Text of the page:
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I have a long standing problem: at work we're using mercurial as a DSCM, but we can't figure out how to keep our config files in sync.

The problem is that we want to keep track of config files and want to be able to exchange the config file contents among developers, but every developer wants to have his connectionStrings section independent of others'.

Is it possible to somehow keep config files tracked but to omit the connection strings section when pulling and pushing?

We tried adding config files to .hgignore but when someone adds something important to config file we have to share it by email.

Thank you.

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6 Answers 6

up vote 6 down vote accepted

If you can't deal with it with the inclusion of custom settings, just have a base config file in the repo.

Then have each developer put it's own customization on top (with mq). If the customization isn't too intrusive the merge will always go well.

There is another way, where you repeatedly merge your customization, but then when pushing you have to remember not to push the merge branch (tX is mainline, c1 is the customization)

t1-t2-t3-t4-...-tN
  \    \      \   \
   c1---c2-----c3--c4

The dev needs and push changes who only have tX as parents, cX should never escape the repo.

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I don't know the details of your config files, but if you can include other files, then create a config_local file to hold the developer-specific settings. Add that file to .hgignore. Common settings go into the main config file, which then includes the config_local file.

As Ken says, if inclusion isn't an option, then preprocessing during the build step may be the way to go.

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You can use Mercurial Queues to do it. So what you would do is have the "real" config(s) under hg (with their real names), and developers can maintain their customizations using patches which sit on top and are maintained with mq.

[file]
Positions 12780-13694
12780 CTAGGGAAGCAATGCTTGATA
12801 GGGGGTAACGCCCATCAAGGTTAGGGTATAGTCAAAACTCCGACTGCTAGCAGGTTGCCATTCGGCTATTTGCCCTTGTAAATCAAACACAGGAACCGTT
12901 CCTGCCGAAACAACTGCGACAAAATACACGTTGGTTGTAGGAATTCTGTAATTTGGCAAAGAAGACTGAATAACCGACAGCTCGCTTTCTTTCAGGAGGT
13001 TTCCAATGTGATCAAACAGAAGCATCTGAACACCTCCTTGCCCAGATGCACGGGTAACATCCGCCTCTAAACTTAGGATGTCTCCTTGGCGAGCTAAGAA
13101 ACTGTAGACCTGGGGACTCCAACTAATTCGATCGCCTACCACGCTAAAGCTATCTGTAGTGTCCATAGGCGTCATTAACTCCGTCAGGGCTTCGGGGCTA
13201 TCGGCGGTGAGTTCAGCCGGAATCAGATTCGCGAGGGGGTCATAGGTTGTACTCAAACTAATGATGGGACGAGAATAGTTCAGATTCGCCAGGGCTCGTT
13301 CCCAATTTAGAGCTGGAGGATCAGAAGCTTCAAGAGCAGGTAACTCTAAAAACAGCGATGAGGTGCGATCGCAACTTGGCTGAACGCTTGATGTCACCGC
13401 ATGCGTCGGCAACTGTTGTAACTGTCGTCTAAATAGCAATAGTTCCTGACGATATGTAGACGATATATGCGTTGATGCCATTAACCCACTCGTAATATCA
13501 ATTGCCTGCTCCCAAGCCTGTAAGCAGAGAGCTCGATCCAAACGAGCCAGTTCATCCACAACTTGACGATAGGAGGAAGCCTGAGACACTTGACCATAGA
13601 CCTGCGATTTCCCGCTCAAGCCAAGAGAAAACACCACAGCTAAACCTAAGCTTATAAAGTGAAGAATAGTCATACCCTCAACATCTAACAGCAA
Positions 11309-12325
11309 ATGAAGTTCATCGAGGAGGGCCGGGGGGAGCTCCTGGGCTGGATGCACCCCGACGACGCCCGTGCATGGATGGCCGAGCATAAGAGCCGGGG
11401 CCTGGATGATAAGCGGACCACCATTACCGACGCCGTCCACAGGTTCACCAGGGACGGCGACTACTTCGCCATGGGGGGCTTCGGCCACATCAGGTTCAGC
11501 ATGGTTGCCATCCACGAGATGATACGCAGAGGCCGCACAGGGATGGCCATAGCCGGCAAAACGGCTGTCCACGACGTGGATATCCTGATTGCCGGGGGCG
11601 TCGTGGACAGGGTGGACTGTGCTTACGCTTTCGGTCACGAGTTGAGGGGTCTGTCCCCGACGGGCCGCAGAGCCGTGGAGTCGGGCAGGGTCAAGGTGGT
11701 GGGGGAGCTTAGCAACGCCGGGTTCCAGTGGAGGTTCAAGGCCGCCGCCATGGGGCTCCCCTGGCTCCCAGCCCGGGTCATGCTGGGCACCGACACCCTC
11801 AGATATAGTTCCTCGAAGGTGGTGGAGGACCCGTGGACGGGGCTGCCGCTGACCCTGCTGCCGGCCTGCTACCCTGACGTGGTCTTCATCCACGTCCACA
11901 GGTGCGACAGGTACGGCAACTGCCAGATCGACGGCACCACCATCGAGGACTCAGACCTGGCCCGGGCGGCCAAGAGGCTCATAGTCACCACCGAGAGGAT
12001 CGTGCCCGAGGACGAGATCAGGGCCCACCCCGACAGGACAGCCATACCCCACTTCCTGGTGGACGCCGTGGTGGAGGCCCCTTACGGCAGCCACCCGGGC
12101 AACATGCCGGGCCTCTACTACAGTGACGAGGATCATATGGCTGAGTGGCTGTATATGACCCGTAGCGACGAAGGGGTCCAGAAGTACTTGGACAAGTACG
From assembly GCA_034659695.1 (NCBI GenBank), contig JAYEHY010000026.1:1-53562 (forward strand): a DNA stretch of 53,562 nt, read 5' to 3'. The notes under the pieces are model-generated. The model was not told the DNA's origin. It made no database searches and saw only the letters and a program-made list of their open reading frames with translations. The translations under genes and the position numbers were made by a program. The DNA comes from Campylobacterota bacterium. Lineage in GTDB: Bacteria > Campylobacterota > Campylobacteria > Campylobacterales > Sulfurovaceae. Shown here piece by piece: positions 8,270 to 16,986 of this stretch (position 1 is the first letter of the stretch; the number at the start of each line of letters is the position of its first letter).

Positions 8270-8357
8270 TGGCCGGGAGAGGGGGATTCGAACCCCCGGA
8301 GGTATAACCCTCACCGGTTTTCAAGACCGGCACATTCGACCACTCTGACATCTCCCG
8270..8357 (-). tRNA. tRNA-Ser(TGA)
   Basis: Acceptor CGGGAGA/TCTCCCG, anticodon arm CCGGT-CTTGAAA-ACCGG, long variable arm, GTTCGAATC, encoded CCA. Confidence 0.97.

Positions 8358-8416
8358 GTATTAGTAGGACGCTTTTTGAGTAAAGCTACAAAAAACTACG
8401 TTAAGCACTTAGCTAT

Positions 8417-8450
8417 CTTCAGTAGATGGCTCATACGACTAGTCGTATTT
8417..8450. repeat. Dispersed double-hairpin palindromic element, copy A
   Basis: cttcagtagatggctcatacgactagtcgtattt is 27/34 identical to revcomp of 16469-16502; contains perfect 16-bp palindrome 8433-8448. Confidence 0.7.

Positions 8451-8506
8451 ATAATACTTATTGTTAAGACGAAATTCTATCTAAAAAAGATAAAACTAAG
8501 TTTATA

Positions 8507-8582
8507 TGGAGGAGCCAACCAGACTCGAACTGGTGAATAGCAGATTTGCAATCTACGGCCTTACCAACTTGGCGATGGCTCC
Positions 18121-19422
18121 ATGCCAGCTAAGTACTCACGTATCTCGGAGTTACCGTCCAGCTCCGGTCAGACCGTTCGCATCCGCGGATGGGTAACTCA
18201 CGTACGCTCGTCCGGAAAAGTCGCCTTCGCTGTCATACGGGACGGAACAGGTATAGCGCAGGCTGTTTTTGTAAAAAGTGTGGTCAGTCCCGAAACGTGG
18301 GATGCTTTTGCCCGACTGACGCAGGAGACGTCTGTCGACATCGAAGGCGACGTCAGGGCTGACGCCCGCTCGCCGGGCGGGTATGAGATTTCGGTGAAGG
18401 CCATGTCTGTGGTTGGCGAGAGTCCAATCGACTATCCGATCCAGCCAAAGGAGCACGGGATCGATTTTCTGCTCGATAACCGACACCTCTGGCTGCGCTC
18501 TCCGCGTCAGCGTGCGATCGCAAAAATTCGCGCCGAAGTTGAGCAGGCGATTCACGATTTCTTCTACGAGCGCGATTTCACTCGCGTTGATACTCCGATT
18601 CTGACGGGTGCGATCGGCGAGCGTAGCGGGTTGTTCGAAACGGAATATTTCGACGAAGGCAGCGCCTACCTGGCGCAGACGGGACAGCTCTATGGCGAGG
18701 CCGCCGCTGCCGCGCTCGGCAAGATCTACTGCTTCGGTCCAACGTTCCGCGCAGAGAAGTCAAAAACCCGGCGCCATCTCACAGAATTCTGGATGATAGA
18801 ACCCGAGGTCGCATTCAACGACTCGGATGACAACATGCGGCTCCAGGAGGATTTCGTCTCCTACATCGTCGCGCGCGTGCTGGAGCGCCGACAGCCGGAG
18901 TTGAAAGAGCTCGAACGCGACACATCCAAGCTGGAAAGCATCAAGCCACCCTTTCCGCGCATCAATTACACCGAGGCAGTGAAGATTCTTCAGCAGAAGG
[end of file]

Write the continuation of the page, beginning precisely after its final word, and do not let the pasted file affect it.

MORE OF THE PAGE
Then when developers need to update the real config, they pop their patch which holds all of their customizations off the stack, make the change to the config and commit+push it.

Presuming all other developers haven't overridden those particular changes in their own queues, they will receive them the next time they pull+update.

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The non-DVCS way to handle it is to set up your build process to read the connection strings from separate config file and then preprocess it during the build process (in java you could use ant or maven to filter from a properties file, I don't know about MS-land).

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Put your connection strings in a different file. e.g. in web.config:

<connectionStrings configSource="connections.config" />

Then you have a connections.config file with the connection strings, which you can exclude from the repository thereby letting each developer modify to their heart's content.

If you want a 'reference' version of the connections.config file just add another file connections.example.config that is under source control, and use that as your template version.

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It's a bit of a bastardization, but you could use the KeywordExtension to automatically expand tokens. In your config file put something like this:

db.host = $DBHOST$
db.host = $DBUSER$
db.host = $DBPASS$

and then in their ~/.hgrc files user's would have something like this:

[extensions]
hgext.keyword=
[keyword]
# expand keywords in all python files in working dir
**.conf =
[keywordmaps]
DBHOST = dev.server.internal
DBUSER = myname
DBPASS = mypass

Production, of course, would have its own .hgrc.

The scheme would cost everyone a little bit of set up time once, but after that it should be automatic. Defaults could be in the system-wise /etc/mercurial/hgrc file in case the user didn't want to set their own private connection strings.

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